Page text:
Dead Rhetoric: For sure. It helps to just keep it entertaining. There’s nothing to throw people out of that experience, like you said, if you are just trying to provide entertainment from beginning to end.
Dee: That’s what we try to do. I usually compare it to a tennis ball. When I get on stage, I throw that tennis ball into the audience. If they throw it back it’s great! But I’m going to have to throw it back out there again. If we keep throwing that ball back and forth, that means that you are growing. That tennis ball sometimes gets thrown out there, but I don’t get it back…or vice versa! It’s just one of those shows. You cannot move forward. But most of the time, you get it back. You just keep raising it up – the expectations and the entertainment. Your energy goes up, their energy goes up and it keeps going back and forth.
Dead Rhetoric: I like that analogy, I haven’t heard that one before!
Dee: [Laughs] I think that one is my own, but that’s how I actually see it. That’s how I feel. You can’t throw your feelings out there, but you try to show the audience. It’s always the band that has to start. We go on stage and the audience is standing there/sitting there with great expectations, and we have to show that we mean business. We have to go out there and do everything. Once we have done that, they give us the reward by enjoying it. Then we have to raise it even higher up and take them to a climax, which is hard to do. It’s a constant volley – back and forth. I think it’s a good vision for people to understand how it’s done.
Dead Rhetoric: How important is it to do right by the Motorhead legacy when you release a live album like this?
Dee: As I said, we have a lot of great recordings through the years. We didn’t record everything live of course, because we did close to 5,000 shows just with me [laughs]. So not everything was recorded, but we did record quite a few. It feels great to just share another great Motorhead show. The material is in good condition, so it’s easy to work on and get a good sound. The vibe is there, we felt it, and we remember the show. So why not release it? There’s a demand out there for Motorhead still to this day. This is not to make money, because records don’t make money these days. A lot of people think that sometimes – what a nasty way to make money off of Motorhead when they don’t exist anymore or that Lemmy would be furious. But that’s not the case at all. We just want to share some more shows because we know there is a demand. We give them an option. You can buy it or not, it doesn’t matter. But we give it to you, so that if you want it you can get it.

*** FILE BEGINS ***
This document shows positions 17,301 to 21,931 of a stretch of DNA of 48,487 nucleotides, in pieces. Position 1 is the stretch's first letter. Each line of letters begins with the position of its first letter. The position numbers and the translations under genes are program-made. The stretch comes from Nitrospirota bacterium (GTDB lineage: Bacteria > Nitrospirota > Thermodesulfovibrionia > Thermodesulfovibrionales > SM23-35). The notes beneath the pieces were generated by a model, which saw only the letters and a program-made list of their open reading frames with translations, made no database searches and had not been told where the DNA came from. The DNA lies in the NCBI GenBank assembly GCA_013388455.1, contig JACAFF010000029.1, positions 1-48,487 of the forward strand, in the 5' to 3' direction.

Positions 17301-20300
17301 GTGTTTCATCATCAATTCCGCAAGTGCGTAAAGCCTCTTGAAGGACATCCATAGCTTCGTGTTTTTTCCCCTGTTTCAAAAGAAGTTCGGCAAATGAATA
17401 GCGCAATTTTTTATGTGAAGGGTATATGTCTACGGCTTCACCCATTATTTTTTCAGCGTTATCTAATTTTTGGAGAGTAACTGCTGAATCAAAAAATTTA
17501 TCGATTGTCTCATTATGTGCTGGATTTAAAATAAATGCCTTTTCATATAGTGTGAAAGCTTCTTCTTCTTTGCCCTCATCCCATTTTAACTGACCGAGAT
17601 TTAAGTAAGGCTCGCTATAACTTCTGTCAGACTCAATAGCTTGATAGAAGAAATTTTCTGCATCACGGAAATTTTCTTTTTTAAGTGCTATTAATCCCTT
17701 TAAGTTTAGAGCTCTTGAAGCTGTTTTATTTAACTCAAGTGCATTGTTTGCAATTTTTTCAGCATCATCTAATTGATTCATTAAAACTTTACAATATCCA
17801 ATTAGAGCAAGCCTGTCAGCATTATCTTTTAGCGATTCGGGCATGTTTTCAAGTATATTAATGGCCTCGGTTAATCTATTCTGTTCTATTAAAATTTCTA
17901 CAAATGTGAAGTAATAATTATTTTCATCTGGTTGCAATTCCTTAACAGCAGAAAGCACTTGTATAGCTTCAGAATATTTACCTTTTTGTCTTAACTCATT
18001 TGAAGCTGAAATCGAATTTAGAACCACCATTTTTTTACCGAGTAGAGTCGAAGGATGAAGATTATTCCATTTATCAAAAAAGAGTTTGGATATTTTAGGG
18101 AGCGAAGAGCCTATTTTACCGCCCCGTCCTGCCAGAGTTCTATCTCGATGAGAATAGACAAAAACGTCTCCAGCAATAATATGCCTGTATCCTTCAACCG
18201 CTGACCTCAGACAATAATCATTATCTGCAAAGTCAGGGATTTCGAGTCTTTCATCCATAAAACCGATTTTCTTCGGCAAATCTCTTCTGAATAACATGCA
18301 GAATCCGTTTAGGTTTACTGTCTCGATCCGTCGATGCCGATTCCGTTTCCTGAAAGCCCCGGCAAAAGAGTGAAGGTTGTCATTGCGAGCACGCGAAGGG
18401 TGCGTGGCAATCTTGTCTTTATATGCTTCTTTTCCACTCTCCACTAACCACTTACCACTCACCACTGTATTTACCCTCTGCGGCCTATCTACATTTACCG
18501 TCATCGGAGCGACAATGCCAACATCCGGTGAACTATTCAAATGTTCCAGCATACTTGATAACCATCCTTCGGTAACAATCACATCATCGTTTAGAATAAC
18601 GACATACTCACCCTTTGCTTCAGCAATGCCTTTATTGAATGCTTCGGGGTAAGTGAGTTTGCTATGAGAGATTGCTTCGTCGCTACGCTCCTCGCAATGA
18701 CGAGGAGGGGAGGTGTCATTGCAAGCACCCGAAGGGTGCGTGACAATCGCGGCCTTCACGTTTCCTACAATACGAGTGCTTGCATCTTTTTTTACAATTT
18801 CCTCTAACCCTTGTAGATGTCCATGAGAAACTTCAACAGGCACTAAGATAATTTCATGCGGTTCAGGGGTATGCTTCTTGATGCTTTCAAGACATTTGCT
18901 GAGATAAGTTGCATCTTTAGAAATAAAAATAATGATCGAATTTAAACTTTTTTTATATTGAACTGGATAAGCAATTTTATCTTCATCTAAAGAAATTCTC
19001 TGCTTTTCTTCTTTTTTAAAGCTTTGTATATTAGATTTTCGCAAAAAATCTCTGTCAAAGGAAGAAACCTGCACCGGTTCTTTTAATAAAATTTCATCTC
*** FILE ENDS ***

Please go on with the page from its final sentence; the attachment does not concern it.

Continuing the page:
Dead Rhetoric: I think that goes the same way with that incredible box set you put out last year.
Dee: You will always have skeptical people who don’t see through the whole thing. They think we are out to make money, which is absolutely false. We just want to continue. We just want to give our fans even more material and continue to keep the Motorhead name up there. Its incredible that a band that hasn’t existed in five years can still have headlines in big rock magazines.